It’s morning time. You make a coffee, open your browser and type:

f

The required effort is minimal. And Facebook is already loaded before you know if you’re still asleep or awake.

Photos of other people’s babies snap you into awareness. You want to go back to sleep. Wait, that means you must be awake!

You click yourself through the list called “News Feed” which reads like a neverending scroll of irrelevancy.

Downwards.

Clicking “like” as you go along. Reading some statuses and comments and feeling ashamed for the people who wrote them. Smiling, in spite of yourself.

Scrolling down. Clicking “like”.

And “like”… and …

After two hours you can’t remember a thing.

It’s like…

Lobotomy, brought to you by Your Social Network

A few weeks ago, I wrote: “The Facebook experience doesn’t encourage creating new stuff. It encourages commenting and liking.” because the longer you stay on their site the higher the potential ad-revenues.

But let’s not be unfair to Facebook. It’s easy to blame the big fish. This could happen on Twitter, too. Stumbleupon. Google+. Has it ever happened to you that you liked, retweeted, +1ed (ugliest ‘verb’, ever), stumbled something before you completely read an article or watched a video till the end?

It’s a bad habit, mkay.

We’re turning into reactive automatons.

Before we look at a video or an article we check how many likes or retweets it has. There is this conception that the Internet is a democratic medium. On the other hand, the gap between popularity and obscurity is immense.

If your post has no likes, people might not even bother to read it.

If it has thousands of likes, already, people will hit like before even reading it.

The premature liker is not just sending false messages to other readers (“How can you recommend something that you haven’t even seen?”), you’re also inflating the egos of the content-creators.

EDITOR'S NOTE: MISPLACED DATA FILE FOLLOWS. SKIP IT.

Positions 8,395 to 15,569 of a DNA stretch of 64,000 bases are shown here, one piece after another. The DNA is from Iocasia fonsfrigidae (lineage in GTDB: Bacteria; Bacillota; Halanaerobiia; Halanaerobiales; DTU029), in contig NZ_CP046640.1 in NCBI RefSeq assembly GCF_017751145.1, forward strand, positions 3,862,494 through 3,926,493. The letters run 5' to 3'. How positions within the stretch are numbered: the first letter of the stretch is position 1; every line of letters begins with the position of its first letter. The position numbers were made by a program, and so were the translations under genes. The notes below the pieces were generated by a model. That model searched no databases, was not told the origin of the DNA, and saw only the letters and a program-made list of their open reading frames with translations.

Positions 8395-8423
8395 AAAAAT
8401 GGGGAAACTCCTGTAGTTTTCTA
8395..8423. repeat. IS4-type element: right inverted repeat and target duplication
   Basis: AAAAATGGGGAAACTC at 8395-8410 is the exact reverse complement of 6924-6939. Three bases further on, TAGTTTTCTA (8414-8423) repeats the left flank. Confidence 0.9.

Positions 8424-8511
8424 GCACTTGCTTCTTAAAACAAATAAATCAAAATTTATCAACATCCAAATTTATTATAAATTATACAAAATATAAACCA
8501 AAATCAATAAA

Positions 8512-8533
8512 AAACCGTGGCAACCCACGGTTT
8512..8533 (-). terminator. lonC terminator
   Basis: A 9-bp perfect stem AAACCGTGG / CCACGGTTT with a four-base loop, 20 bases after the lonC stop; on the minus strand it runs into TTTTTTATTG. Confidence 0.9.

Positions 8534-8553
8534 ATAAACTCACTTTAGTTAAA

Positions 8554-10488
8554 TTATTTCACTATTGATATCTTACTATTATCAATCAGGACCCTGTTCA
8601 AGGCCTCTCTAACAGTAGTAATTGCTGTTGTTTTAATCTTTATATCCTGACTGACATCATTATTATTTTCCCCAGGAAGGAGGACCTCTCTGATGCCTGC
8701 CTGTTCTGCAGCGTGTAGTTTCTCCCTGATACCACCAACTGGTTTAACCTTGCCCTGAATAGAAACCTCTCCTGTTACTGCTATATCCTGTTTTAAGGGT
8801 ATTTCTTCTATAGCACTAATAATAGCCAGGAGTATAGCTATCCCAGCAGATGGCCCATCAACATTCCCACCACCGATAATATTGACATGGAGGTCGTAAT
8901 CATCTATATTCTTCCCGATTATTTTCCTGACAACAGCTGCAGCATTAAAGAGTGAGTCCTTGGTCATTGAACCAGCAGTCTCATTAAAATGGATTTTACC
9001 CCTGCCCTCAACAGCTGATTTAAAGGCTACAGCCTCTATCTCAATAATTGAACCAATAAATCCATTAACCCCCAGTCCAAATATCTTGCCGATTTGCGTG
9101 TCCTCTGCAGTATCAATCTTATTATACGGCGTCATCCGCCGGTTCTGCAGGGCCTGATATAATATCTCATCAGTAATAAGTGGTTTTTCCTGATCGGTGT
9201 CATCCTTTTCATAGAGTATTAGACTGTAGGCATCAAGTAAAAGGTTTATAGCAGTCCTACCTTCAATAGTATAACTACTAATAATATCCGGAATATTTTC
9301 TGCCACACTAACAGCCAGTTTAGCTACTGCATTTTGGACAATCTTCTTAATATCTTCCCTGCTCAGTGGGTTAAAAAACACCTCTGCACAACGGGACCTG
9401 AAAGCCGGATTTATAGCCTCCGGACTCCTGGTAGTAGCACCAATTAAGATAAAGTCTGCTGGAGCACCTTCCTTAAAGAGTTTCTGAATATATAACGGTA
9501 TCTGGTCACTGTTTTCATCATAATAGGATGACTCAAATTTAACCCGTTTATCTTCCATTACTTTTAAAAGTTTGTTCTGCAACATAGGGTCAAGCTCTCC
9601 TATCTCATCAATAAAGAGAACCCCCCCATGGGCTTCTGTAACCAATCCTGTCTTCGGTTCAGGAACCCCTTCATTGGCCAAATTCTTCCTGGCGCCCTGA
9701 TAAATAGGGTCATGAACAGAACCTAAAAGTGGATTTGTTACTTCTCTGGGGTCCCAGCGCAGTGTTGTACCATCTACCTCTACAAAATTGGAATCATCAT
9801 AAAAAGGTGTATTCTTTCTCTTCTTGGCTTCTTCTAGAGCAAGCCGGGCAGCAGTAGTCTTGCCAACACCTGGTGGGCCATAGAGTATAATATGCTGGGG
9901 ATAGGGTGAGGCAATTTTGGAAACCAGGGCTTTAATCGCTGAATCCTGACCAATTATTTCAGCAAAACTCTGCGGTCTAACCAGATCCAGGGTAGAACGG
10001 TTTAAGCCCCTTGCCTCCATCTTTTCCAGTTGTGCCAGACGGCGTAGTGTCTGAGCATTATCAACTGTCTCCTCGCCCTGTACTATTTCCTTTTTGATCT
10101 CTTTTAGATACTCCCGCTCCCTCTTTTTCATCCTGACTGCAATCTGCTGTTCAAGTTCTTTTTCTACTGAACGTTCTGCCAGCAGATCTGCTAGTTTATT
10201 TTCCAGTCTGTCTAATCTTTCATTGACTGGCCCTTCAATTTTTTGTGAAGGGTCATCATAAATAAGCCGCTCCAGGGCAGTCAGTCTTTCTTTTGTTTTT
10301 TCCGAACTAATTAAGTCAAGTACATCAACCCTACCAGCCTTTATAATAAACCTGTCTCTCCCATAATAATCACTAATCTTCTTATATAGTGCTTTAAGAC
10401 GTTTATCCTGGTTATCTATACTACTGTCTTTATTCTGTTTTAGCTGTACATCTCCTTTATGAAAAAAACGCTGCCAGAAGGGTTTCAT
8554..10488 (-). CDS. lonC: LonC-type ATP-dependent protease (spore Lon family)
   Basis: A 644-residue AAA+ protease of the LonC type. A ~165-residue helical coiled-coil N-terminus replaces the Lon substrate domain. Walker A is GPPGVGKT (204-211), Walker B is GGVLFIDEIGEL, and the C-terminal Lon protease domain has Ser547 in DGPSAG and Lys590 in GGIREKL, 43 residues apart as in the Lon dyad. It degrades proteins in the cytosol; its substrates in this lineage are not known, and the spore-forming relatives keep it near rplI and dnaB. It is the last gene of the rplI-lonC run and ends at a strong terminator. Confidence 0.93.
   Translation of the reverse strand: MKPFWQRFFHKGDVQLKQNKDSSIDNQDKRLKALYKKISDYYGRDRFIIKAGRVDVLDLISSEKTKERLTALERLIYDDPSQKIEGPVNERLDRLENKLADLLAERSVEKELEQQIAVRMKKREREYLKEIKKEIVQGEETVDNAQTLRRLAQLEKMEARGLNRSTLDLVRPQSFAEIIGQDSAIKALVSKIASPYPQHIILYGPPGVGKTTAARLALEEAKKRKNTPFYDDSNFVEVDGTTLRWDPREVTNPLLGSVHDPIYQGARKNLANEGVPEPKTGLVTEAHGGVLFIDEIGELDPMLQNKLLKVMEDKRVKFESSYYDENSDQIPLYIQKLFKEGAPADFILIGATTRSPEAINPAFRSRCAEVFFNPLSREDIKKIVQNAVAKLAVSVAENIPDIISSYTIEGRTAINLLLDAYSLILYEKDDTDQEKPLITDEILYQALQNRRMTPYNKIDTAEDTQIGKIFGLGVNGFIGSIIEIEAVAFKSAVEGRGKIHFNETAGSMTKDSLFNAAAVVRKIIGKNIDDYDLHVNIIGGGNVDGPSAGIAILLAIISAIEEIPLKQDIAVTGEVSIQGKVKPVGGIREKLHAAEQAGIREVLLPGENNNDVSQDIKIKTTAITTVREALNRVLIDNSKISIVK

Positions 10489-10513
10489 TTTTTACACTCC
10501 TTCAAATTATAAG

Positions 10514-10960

Writing For ‘Likes’ Is Like Working For Bankruptcy

I’ve seen rock stars agonize over the fact that another artist has far more Facebook “likes” and Twitter followers than they do. (source)

We content-creators are hungry for attention. Might just as well tell you the truth.

We sit in our caves dredging out blogpost after blogpost and unleashing them into the world, waiting for… something.

We need those things to get likes!

And while, sure, for those doing it for a living, we need traffic to continue the survival of our species but it goes far beyond that:

Content-creators are measuring their value by the like.

When I started publishing stuff online more than 10 years ago there weren’t any fancy stats. Building crude webpages and  slapping on a visitor-counter was as much metrics as you’d get without being the CIA.

Today, it’s all about “social proof”.

But what does it prove if you get ten thousand likes for uploading a video of a kitten landing *flop* on her belly?

That you’re the next Fellini? (fe-lin-i…lol)

That cats don’t always land on their feet?

Limiting the Likes, Rethinking the Retweets

As I suggested here, we should maybe think thrice before posting  a status-update, asking: “Why I am doing this?”

“What am I actually intending with this?”

But the same is true before hitting like. Have I even read the thing? Do I care? Why am I drawing to attention to it, then? Am I trying to lubricate the social plumbing as in: “I liky you, you liky me”?

And it’s also true for content-creators who should ask themselves if they’re writing what they really think or if they limit, cut, censor and lie for a fistful of likes.

Those currencies are evanescent.

Remember Myspace comments?

img: CC by BFLV